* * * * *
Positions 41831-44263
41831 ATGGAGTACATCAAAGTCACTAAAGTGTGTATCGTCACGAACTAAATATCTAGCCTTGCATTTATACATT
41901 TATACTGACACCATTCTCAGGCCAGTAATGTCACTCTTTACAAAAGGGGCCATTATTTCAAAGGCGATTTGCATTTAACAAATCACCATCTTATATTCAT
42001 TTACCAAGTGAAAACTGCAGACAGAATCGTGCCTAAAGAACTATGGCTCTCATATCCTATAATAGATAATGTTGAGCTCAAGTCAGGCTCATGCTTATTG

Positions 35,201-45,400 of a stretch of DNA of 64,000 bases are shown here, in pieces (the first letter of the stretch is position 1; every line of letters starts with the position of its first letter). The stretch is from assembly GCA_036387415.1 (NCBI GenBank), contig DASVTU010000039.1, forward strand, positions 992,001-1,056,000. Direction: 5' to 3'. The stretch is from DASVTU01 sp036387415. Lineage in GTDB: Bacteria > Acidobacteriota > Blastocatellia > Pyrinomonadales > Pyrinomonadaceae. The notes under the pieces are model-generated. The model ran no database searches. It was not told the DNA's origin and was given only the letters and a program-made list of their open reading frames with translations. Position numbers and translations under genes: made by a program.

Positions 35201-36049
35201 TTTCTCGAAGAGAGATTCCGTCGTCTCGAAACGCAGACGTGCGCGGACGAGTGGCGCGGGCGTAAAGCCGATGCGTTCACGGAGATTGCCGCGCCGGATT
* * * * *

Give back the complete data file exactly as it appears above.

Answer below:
Positions 41831-44263
41831 ATGGAGTACATCAAAGTCACTAAAGTGTGTATCGTCACGAACTAAATATCTAGCCTTGCATTTATACATT
41901 TATACTGACACCATTCTCAGGCCAGTAATGTCACTCTTTACAAAAGGGGCCATTATTTCAAAGGCGATTTGCATTTAACAAATCACCATCTTATATTCAT
42001 TTACCAAGTGAAAACTGCAGACAGAATCGTGCCTAAAGAACTATGGCTCTCATATCCTATAATAGATAATGTTGAGCTCAAGTCAGGCTCATGCTTATTG

Positions 35,201-45,400 of a stretch of DNA of 64,000 bases are shown here, in pieces (the first letter of the stretch is position 1; every line of letters starts with the position of its first letter). The stretch is from assembly GCA_036387415.1 (NCBI GenBank), contig DASVTU010000039.1, forward strand, positions 992,001-1,056,000. Direction: 5' to 3'. The stretch is from DASVTU01 sp036387415. Lineage in GTDB: Bacteria > Acidobacteriota > Blastocatellia > Pyrinomonadales > Pyrinomonadaceae. The notes under the pieces are model-generated. The model ran no database searches. It was not told the DNA's origin and was given only the letters and a program-made list of their open reading frames with translations. Position numbers and translations under genes: made by a program.

Positions 35201-36049
35201 TTTCTCGAAGAGAGATTCCGTCGTCTCGAAACGCAGACGTGCGCGGACGAGTGGCGCGGGCGTAAAGCCGATGCGTTCACGGAGATTGCCGCGCCGGATT